Although it is not usually read in the mainstream media, this approach adopted by Ron DeSantis to face the pandemic — which not only has consequences at a health level, but also at an economic and social level — allowed the state of Florida to save businesses, jobs and prevent the economy from suffering the blows of a global economic crisis that dramatically affected states such as New York or California.

In terms of unemployment, the difference is abysmal. Today, Florida has an unemployment rate of 4.1 %, while New York stands at 7.0 % and California at 5.5 %. The growing migration of New York citizens and businesses to Florida is another indication of how the southern state continues to be economically attractive despite the pandemic crisis.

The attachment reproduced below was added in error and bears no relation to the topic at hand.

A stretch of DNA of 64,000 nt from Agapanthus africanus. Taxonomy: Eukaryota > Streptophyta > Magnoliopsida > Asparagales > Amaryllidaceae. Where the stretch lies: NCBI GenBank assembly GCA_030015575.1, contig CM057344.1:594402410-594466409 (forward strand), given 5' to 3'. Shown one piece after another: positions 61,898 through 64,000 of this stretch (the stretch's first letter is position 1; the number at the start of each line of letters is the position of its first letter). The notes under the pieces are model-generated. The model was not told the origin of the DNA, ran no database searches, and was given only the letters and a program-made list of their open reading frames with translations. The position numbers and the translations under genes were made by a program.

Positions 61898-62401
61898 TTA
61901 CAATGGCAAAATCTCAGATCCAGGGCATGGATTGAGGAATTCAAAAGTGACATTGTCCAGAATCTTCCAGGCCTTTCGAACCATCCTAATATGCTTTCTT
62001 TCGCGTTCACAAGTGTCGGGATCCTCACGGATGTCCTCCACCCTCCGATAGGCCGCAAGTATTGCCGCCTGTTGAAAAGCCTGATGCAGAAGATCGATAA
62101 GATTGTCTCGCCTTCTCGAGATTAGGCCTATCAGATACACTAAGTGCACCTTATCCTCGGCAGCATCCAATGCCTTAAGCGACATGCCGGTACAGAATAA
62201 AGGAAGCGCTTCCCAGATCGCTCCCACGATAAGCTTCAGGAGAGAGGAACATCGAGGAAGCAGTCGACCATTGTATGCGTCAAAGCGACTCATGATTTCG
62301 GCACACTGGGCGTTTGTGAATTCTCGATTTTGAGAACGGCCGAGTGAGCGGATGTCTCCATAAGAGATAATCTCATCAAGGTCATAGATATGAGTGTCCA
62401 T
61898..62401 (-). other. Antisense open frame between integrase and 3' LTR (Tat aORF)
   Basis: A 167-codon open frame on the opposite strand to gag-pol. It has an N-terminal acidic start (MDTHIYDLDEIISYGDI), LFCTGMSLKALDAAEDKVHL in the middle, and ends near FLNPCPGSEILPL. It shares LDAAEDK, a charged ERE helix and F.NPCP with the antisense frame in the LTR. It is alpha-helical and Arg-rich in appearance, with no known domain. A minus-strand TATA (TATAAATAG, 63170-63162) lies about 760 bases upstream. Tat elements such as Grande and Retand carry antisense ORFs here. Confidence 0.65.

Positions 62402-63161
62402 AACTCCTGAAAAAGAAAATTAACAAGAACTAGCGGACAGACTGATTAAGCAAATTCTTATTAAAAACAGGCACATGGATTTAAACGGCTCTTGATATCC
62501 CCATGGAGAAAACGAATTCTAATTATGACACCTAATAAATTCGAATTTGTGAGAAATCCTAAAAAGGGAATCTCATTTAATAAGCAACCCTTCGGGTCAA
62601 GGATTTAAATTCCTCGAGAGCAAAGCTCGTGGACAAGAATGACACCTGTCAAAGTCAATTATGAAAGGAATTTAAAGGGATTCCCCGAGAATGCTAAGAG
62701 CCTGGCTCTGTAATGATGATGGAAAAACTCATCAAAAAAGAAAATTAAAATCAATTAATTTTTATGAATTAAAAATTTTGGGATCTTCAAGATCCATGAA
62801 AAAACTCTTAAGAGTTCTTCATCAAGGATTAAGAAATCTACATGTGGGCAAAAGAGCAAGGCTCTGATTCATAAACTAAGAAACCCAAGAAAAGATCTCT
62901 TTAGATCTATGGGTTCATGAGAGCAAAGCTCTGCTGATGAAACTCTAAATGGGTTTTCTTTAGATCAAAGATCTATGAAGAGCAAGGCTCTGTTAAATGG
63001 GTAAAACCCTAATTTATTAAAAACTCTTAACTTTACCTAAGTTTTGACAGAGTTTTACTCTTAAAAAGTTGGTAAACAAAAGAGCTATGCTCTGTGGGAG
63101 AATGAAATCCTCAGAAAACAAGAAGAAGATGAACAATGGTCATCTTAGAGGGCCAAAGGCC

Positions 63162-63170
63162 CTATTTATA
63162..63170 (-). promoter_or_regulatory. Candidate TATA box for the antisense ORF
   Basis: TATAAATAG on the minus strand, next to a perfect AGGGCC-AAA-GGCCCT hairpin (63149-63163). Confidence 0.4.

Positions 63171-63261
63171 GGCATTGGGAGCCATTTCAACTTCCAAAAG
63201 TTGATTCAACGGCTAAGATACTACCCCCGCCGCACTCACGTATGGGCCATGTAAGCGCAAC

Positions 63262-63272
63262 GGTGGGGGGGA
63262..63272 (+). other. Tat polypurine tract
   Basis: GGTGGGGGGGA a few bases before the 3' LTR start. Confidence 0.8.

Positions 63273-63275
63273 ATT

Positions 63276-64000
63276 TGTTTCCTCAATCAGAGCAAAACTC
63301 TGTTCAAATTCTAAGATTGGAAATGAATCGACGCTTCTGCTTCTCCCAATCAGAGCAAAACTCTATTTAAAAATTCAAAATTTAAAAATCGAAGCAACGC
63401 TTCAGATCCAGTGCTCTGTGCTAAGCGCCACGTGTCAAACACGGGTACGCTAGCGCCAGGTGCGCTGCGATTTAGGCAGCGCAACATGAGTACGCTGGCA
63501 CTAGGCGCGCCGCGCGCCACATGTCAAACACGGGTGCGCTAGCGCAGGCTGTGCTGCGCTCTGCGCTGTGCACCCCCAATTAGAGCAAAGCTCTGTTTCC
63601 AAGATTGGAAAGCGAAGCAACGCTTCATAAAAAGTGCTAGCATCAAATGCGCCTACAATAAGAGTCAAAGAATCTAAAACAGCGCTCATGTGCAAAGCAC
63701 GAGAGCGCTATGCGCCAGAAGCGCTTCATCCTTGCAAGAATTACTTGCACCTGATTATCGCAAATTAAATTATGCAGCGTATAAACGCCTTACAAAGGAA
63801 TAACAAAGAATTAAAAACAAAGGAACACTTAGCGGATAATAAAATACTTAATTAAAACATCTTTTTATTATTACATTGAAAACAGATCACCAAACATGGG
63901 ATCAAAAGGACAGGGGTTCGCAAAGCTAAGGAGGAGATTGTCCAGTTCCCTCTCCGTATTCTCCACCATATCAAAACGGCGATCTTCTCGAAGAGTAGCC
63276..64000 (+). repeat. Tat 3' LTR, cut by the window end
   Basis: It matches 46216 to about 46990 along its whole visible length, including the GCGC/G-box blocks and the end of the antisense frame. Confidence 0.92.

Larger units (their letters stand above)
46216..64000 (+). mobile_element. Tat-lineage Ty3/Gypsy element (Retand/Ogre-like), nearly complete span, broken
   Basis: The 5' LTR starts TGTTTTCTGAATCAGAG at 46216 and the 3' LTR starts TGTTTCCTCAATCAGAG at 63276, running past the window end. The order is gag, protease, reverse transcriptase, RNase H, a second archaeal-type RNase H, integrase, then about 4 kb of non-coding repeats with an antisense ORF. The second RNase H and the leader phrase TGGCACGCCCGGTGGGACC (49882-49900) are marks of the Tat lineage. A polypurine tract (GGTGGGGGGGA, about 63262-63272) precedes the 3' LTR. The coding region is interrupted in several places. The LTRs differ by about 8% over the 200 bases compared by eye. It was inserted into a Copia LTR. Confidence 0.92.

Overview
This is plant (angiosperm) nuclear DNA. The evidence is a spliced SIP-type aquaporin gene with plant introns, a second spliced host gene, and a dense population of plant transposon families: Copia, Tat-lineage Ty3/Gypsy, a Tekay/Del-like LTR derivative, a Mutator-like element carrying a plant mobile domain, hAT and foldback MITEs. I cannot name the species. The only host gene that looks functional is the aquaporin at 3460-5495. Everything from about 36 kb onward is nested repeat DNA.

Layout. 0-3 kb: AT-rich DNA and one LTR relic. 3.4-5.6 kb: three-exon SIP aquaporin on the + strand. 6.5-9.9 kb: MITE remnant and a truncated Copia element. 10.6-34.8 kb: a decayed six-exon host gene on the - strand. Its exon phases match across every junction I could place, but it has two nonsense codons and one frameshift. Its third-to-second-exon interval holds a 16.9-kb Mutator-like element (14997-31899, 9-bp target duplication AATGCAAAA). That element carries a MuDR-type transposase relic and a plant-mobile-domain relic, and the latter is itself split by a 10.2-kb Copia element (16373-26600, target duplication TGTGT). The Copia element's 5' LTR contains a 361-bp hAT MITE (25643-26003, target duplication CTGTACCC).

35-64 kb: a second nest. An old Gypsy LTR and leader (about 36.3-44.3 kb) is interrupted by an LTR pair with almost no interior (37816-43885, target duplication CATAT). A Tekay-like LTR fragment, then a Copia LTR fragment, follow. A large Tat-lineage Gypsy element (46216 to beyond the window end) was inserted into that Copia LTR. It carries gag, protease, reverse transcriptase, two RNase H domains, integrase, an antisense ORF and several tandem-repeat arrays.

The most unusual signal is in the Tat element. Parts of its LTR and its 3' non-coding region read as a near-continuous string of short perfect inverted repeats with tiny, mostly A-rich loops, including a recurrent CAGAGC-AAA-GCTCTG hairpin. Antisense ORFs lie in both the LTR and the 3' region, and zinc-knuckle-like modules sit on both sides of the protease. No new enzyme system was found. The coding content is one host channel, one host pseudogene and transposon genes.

What will other states do?

After a year and a half of pandemic, with the vaccination process underway and with the appearance of new drugs to face COVID-19, it is necessary to ask: to what extent will the sanitary restrictions continue, if the variants evolve, will there be confinements like last year, will people be forced to wear masks despite being vaccinated, will they be forced to wear masks?

Last year, at the height of the pandemic, Florida did not have any lockdowns and citizens enjoyed the freedom that Californians and New Yorkers did not have. Was that a health disaster? No, quite the opposite.

Today Florida has a problem of hospitalizations and deaths from COVID-19, while this is happening, the authorities are working to continue vaccinating and, in addition, promoting an FDA-approved drug that can save thousands of lives known as monoclonal antibody therapy. Now, despite what the mainstream media may say, this does not mean that the state governed by DeSantis should change its approach, especially when the health and economic numbers back up his strategy.